TheStreet.com's DAILY BULLETIN
March 2, 2000
Market Data as of Close, 3/1/00:
o Dow Jones Industrial Average: 10,137.93 up 9.62, 0.09%
o Nasdaq Composite Index: 4,784.08 up 87.39, 1.86%
o S&P 500: 1,379.19 up 12.77, 0.93%
o TSC Internet: 1,199.53 up 16.67, 1.41%
o Russell 2000: 588.35 up 10.64, 1.84%
o 30-Year Treasury: 101 08/32 down 8/32, yield 6.151%
In Today's Bulletin:
o Mutual Funds: Early Wireless Fund Investors Get a Palm Present
o Wing Tips: Tower Air Takes a Tumble
o Evening Update: Palm IPO Priced at $38 a Share; Aetna Takeover Details Released
o Bond Focus: Against All Odds, Treasuries (Except Bond) Rally
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Also on TheStreet.com:
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Wrong! Tactics and Strategies: Chaos at the Close
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Mutual Funds: Where Janus' Decker Might Be Spending His $1 Billion
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The Risk Arb: How to Be a Risk Arb, 101
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Game Plan: Your Estate Can Live On Through a Living Trust
Unlike other trusts, this one isn't for tax avoidance. It's to avoid the expense of probate.
Futures Shock: European Destinations Waiting for Continental Harmony
The flight-to-quality question hangs on the U.K. tough economic policy.
Mutual Funds: Early Wireless Fund Investors Get a Palm Present
3/1/00 9:11 PM ET
It's just about impossible for you to get your hands on offering-price shares of
, the Palm Pilot-making
unit set for a
much anticipated initial public offering Thursday. But a startup mutual fund was quietly offering a piece of the action all week.
The $6.5 million
Investec Guinness Wireless World
, a new all-wireless sector fund,
launched Monday to little fanfare and modest sales. The new fund doesn't have a ticker symbol or much money, but it has what many investors covet -- an allocation of Palm shares at the offering price. If you bought shares of Wireless World before Wednesday's market close, you'll be in on the IPO and probably see a hefty return tomorrow.
What's the big deal? Individual investors typically get less than 20% of the average IPO's shares and an even smaller portion of deals that draw heavy interest. Demand for Palm was so high that 3Com
doubled the offering price this week (and it
priced even higher, at $38 a share, Wednesday night). The IPO shares could still triple or rocket even higher on Thursday. That could translate to a big boost for the tiny fund, depending on how many shares it gets.
Alistair Blevins, a fund marketer at Investec's U.S. office, says the fund is "confident" it will have an allocation, but won't know its exact size until Thursday. London-based portfolio manager Nigel Dutson wasn't available for comment.
The coy Blevins admits the IPO could "certainly be advantageous" for the fund. How advantageous?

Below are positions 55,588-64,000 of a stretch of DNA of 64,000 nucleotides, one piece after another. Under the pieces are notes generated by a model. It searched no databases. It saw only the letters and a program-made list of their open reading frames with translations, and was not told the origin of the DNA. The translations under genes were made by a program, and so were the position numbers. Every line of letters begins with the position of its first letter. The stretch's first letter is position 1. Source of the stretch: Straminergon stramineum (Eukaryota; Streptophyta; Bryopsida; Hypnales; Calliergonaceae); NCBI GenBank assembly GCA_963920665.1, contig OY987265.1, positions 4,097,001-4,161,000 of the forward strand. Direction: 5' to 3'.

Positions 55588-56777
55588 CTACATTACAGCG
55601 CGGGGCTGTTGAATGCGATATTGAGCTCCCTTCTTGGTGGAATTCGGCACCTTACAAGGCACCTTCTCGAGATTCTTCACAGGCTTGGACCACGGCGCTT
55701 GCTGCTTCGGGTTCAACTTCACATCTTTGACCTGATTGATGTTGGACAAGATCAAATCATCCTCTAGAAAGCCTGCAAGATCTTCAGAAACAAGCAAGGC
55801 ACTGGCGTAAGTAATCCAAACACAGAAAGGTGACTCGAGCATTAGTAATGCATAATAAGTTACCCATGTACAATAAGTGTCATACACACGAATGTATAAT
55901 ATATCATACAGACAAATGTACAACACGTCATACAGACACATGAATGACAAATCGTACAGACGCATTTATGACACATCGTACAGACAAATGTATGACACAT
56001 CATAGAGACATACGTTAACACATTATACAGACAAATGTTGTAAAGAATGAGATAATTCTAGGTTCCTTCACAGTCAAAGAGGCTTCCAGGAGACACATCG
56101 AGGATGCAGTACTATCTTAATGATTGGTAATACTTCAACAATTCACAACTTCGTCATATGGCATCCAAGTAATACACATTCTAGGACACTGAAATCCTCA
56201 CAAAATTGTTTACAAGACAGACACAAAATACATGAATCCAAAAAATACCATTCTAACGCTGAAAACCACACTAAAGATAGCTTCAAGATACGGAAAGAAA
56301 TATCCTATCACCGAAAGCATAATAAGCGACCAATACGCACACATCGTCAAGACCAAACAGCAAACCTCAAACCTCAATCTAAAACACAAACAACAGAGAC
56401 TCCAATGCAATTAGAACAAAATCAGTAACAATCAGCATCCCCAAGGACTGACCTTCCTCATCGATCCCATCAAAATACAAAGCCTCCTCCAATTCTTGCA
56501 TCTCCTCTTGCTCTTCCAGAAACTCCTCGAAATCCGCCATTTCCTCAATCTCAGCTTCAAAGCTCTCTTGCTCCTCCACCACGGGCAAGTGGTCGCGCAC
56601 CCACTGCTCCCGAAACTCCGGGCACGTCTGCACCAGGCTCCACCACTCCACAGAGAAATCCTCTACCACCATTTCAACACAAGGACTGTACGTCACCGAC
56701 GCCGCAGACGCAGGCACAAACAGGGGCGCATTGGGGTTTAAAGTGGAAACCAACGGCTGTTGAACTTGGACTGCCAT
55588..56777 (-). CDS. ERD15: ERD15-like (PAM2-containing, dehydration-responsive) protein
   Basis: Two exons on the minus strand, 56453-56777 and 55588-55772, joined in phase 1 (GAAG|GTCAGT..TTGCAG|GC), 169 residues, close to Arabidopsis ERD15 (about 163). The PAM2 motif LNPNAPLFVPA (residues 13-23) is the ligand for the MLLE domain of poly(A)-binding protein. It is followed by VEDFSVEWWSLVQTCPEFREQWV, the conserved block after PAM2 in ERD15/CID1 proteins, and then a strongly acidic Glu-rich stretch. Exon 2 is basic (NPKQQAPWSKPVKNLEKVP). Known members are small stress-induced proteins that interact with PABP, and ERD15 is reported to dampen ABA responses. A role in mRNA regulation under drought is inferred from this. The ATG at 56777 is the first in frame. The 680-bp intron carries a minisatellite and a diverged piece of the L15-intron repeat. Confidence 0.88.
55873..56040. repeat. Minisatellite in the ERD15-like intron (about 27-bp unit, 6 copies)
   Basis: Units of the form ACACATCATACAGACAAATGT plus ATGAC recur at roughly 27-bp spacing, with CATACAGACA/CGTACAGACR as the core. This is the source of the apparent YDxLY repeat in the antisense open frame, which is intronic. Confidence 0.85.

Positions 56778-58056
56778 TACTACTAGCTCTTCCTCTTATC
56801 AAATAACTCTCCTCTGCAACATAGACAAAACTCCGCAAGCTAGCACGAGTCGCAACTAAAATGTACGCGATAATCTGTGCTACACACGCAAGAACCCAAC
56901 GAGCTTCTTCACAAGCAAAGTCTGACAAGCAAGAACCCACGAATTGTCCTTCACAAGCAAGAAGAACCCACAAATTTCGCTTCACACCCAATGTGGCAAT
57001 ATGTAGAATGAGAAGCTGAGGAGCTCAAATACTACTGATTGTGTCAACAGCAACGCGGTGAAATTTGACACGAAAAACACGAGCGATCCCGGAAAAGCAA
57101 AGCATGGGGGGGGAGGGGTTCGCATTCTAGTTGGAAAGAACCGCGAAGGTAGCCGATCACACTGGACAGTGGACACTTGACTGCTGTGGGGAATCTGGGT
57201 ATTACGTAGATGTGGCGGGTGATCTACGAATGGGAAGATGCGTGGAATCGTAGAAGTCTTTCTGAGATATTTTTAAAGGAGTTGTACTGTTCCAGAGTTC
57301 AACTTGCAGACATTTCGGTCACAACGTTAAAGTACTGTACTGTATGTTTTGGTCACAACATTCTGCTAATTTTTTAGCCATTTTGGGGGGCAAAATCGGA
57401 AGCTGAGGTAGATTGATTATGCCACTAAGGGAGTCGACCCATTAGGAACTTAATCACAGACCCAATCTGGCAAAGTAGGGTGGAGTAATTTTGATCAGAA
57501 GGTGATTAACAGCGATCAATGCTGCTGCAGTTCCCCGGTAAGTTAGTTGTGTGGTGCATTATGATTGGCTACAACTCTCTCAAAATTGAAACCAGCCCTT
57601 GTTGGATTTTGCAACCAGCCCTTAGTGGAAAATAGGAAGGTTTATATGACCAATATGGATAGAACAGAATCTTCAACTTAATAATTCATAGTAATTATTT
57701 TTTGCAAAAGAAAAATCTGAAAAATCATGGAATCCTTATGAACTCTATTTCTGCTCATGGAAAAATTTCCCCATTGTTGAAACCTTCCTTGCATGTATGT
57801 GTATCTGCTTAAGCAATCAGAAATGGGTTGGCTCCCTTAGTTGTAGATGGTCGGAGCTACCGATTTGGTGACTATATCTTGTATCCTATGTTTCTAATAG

If 5% of the fund is invested in the IPO -- not an outlandish estimate given the fund's modest size -- and Palm shares triple on their first day, the fund could see a 10% bump from the IPO alone, says Jonas Max Ferris, co-founder of
new Web site that focuses on new and small funds.
And when it comes to flipping Palm shares -- selling them on IPO day for a big profit -- holders of Wireless World fund shares have more flexibility than many Wall Street heavyweights who may have agreed to hold on to their shares.
Institutional investors "might not be able to flip, but you can just sell your fund shares at the end of the day," says Ferris. "Even if it's only 5% of your money, it's more than you'd ever get otherwise, and it's a lot safer than trying to buy shares in the aftermarket."
Unfortunately, the window for taking advantage of this opportunity slammed shut Wednesday night. If you buy shares of the fund on Thursday, they'll be priced at the close of trading -- after the IPO.
If you're kicking yourself, get in line. Investec's Blevins says the fund's portfolio -- currently just 20 stocks -- was posted to the firm's
Web site on Monday. Those holdings included Palm.
"It was a much better story yesterday," Ferris said Wednesday.
We'll try to report the size of the fund's Palm allocation and its one-day bump on Thursday -- if masochists are interested.
If it's any consolation, Ferris says this isn't a one-time event. Many fund shops give IPO shares to their new funds to ensure a solid track record out of the gate.
Wing Tips: Tower Air Takes a Tumble
Special to TheStreet.com
3/1/00 7:11 PM ET
Funny thing about airlines.
Those that provide poor passenger service, fly aging and high-maintenance aircraft and have lousy employee/management relations more often than not will see revenue start to decline and costs rise. That's exactly what happened at
. Declining revenue and rising costs forced the carrier to file for Chapter 11 bankruptcy protection Tuesday.
At the same time, the airline announced it had received an $18 million loan from one of its largest creditors,
GMAC Business Credit
. We understand that
, which Tower owes some $36 million, had been crawling all over the airline of late. Apparently GE told Tower Air CEO Morris Nachtomi
last week. Then GMAC, which already is owed about $28 million by Tower, apparently was convinced to pony up the additional $18 million.
Tower, which listed about $380 million in assets and about $357 million in debt in its filing, claims that business will continue as usual, and that the airline will return to profitability once about 300 jobs are cut from the payroll.
My take? First of all, $18 million just ain't going to make a rat's bit of difference here. Tower Air routinely provides abysmal service, its aircraft are old, expensive maintenance hogs and the airline has seen competition increase on its bread-and-butter route between